Why do we tend to miss this now? Largely because it was only in the period after WWII that WWI came to be portrayed primarily (and mistakenly) as a European conflict, in direct comparison to the even more devastating and all-pervading Second World War.
A glance at the numbers reveals the staggering, horrifically vast global scope of the war: WWI killed so many people -- more than 9 million soldiers, sailors, and flyers and another 5-to-7-million civilians -- that it lead to what many in the 1920s called the "lost generation" bringing with it a level of personal trauma and devastation that cannot be adequately conveyed. Roughly 11 percent of France's entire population was killed or wounded; roughly six percent of Germany's population was killed or wounded. And less well-known is the fact that more than a million Indian soldiers served overseas in the war; hundreds of thousands of Africans and SE Asians also fought.
The war's trauma reached around the globe. Between 1914 and 1918 the war directly involved 28 countries and indirectly involved over 100 countries and colonial regions from Africa, America, Asia, Australia, and Europe.
These regions and peoples felt the war's costs in different ways from those in Europe, ways that Paul Saint-Amour has described as the "partialty of total war" that endured well into the so-called "interwar years." And the overall price of the conflict was more in money and material than any previous war in history. The devastation, in turn, left open the room in the international system for the continued rise of the U.S. as an international financial, commercial, and military power.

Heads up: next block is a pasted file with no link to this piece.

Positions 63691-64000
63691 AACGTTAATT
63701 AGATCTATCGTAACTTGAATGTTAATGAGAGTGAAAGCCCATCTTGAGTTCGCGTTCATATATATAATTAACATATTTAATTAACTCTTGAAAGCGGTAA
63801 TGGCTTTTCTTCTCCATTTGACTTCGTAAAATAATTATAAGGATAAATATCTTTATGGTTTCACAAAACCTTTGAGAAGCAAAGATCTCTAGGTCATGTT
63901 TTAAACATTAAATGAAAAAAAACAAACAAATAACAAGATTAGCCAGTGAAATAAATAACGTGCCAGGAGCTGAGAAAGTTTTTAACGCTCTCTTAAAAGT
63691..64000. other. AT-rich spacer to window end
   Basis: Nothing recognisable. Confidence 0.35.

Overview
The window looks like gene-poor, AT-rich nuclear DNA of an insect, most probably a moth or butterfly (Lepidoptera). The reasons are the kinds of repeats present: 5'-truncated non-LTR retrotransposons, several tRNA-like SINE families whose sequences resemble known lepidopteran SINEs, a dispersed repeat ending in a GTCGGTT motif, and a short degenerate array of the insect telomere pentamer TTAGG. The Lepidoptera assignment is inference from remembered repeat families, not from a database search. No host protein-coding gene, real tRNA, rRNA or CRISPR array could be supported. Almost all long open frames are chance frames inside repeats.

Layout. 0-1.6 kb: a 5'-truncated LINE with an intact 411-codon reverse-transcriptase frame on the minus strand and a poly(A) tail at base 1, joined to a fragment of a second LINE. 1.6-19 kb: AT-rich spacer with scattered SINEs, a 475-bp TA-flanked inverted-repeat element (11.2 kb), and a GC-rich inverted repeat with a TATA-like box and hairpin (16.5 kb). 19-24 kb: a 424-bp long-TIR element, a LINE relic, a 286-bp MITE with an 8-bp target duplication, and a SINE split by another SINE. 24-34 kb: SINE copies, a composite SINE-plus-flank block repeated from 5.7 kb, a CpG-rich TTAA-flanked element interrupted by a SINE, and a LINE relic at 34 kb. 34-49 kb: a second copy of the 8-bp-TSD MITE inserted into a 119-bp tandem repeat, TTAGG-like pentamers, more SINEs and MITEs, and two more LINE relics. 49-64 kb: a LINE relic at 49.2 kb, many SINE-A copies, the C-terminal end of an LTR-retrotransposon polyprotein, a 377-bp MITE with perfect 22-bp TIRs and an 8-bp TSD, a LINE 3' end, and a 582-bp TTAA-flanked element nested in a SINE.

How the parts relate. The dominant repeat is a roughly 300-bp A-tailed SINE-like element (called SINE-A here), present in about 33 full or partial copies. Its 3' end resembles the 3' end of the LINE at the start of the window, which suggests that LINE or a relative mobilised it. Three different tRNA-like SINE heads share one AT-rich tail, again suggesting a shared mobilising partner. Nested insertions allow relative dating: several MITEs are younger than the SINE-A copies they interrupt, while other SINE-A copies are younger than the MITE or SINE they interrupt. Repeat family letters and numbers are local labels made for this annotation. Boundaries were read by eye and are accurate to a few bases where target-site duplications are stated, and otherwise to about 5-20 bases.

As Neil Heyman wrote, "Not physically hurt but scarred nonetheless were 5 million widowed women, 9 million orphaned children, and 10 million individuals torn from their homes to become refugees."
It was a war in which chemical weapons were first deployed on a large scale; new weapons and tactics of modern warfare, such as innovative forms of artillery and machine guns, flamethrowers, tanks, submarines, and airplanes brought about annihilation on levels never seen before in human history.
None of this takes into account the deaths in the Russian Civil War, the Third Balkan War, and the Armenian genocide, which directly resulted from the conflict. Nor does it account for the widespread famine or the 1918 influenza pandemic which killed roughly 50 million people around the world, and which was spread in part by conditions at the front, in military camps and on transports, and by soldiers in transit.
But numbers do not do justice to the depth and breadth of the devastation nor to the personal trauma inflicted by the war. Euro-centric and nationalist historical memory also tends to miss the essential point of the unfathomable global effects of the war. Consider, for instance, the worldwide costs depicted in this striking cartographic representation of the Tower of London poppy exhibition if it included all of the worldwide casualties.
It has been 100 years since the outbreak of WWI reshaped the world. Let us remember that the war's horror was global.
CORRECTION: An earlier version of this post incorrectly referred to Paul Saint-Amour as Paint Saint-Amour.